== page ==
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Wiley v. American Zurich Insurance Co.

Court of Appeals of Texas, First District

January 16, 2014

WILLIS FLOYD WILEY, Appellant
v.
AMERICAN ZURICH INSURANCE COMPANY, Appellee

On Appeal from the 113th District Court Harris County, Texas Trial Court Case No. 2012-68770

Panel consists of Chief Justice Radack and Justices Bland and Huddle.

MEMORANDUM OPINION

Sherry Radack, Chief Justice

Appellant Willis Floyd Wiley appeals from the trial court's dismissal of his claims against Appellee American Zurich Insurance Company. We affirm.

BACKGROUND

Following the compensable work-related death of Lee Otis Ryans, Wiley sought death benefits from Ryans's employer's worker's compensation insurer, American Zurich. At the conclusion of a Contested Case hearing, the Texas Department of Insurance Division of Workers' Compensation Hearing Officer entered a November 30, 2010 order concluding that "Willis Floyd Wiley is not a proper legal beneficiary of Lee Ryans, Decedent, and is not entitled to death benefits." The Appeals' Panel rejected Wiley's challenge to that order, and notice was issued that the Hearing Officer's Decision and Order became final on February 28, 2011. The notice also stated, "If you are not satisfied with this decision and desire to have the dispute resolved in court, then you must file a lawsuit in the appropriate court."

On March 28, 2011, Wiley sued American Zurich in federal district court alleging civil rights violations. On October 12, 2011, the federal court dismissed Wiley's federal claims with prejudice and his state claims without prejudice.

More than a year later, on November 20, 2012, Wiley sued American Zurich in state court under numerous statutory and constitutional theories, all related to American's Zurich's denying him death beneficiary status. American Zurich answered and filed a Plea to the Jurisdiction, arguing that the lawsuit challenging the administrative beneficiary determination was untimely and, thus, the trial court lacked jurisdiction. Following a hearing, the trial court dismissed Wiley's suit, and Wiley timely filed this appeal.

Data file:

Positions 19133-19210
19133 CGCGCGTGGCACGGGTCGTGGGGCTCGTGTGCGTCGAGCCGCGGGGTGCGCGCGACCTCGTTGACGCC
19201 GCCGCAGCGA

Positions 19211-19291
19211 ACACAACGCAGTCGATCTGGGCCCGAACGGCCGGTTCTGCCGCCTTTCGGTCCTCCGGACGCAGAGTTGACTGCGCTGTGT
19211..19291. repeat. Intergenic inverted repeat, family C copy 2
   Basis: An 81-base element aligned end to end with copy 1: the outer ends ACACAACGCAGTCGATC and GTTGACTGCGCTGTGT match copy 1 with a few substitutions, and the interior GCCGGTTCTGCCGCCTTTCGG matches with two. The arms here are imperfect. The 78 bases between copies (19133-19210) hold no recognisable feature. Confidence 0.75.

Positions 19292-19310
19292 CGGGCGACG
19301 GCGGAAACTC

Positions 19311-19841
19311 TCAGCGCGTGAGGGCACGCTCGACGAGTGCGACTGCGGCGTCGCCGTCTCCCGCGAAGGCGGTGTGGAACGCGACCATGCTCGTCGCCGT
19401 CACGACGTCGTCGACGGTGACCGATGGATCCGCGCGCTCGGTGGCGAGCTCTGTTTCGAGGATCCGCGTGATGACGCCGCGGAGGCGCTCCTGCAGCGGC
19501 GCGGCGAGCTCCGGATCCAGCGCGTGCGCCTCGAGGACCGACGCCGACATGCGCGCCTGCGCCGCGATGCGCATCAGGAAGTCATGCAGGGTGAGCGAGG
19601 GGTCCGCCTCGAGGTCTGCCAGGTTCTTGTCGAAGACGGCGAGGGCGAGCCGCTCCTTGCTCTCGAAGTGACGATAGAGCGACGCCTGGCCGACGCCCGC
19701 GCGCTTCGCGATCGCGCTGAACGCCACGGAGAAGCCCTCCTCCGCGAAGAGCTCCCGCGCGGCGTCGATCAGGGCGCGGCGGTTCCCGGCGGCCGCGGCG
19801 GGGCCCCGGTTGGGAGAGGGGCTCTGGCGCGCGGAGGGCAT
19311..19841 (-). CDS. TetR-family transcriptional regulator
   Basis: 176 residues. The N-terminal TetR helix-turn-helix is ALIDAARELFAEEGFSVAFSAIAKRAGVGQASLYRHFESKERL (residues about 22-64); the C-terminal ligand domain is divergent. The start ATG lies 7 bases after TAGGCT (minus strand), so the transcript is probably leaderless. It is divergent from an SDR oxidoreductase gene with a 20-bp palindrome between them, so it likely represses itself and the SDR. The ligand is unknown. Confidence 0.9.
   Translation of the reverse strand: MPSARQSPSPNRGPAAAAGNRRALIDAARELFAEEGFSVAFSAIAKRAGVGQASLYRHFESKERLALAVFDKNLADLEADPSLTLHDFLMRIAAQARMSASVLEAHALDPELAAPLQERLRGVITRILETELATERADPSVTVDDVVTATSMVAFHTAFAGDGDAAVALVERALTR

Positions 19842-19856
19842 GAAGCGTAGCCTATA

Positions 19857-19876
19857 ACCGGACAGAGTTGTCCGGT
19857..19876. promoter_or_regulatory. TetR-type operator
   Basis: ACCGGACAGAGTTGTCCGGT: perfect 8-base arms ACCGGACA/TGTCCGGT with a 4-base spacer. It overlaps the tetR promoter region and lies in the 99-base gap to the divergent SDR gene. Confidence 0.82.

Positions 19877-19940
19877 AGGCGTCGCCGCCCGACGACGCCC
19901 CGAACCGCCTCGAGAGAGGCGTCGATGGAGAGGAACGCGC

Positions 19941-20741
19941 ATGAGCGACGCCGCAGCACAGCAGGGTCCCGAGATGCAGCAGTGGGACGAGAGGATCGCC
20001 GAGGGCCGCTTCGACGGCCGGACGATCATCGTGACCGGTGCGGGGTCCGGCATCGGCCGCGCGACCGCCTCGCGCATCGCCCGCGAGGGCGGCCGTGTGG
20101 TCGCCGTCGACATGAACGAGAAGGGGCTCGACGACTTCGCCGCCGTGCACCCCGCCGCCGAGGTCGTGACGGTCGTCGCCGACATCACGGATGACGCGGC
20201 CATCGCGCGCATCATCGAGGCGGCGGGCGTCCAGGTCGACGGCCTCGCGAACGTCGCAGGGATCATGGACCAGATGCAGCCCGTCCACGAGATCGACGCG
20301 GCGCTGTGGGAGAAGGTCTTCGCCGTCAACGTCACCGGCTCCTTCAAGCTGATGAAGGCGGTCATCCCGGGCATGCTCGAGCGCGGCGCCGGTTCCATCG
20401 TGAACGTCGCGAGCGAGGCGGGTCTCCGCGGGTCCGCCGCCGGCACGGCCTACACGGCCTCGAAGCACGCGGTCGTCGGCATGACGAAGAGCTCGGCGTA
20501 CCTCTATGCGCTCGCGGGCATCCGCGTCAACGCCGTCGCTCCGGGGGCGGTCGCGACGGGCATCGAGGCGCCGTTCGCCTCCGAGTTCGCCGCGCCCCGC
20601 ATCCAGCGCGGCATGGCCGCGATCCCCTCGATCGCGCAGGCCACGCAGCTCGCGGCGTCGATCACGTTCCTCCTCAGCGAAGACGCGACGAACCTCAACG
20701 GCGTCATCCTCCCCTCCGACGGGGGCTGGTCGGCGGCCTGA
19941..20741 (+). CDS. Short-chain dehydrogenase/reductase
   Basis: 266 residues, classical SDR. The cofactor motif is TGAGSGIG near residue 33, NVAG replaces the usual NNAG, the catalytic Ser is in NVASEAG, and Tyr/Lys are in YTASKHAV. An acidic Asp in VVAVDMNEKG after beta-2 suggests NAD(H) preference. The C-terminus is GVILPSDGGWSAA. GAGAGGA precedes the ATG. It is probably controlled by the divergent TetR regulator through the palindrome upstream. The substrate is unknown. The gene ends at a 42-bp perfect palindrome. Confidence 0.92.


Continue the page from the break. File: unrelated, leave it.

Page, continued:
JURISDICTION

In his sole issue on appeal, Wiley argues that the trial court erred by dismissing his claims for lack of jurisdiction.

A. Applicable Law

Whether a court has subject-matter jurisdiction is a question of law reviewed de novo. Texas Dep't of Parks & Wildlife v. Miranda, 133 S.W.3d 217, 226 (Tex. 2004).

Judicial review of "a final decision of the appeals panel regarding compensability or eligibility for or the amount of income or death benefits" is provided for, and governed, by the Chapter 410 of the Texas Labor Code. Tex. Lab. Code Ann. § 410.301(a) (Vernon 2006); see also id. § 410.251 (providing for judicial review of appeals panel's decisions if administrative remedies are exhausted). Chapter 410 also provides the deadline for seeking such review,

A party may seek judicial review by filing suit not later than the 45th day after the date on which the division mailed the party the decision of the appeals panel. For purposes of this section, the mailing date is considered to be the fifth day after the ...

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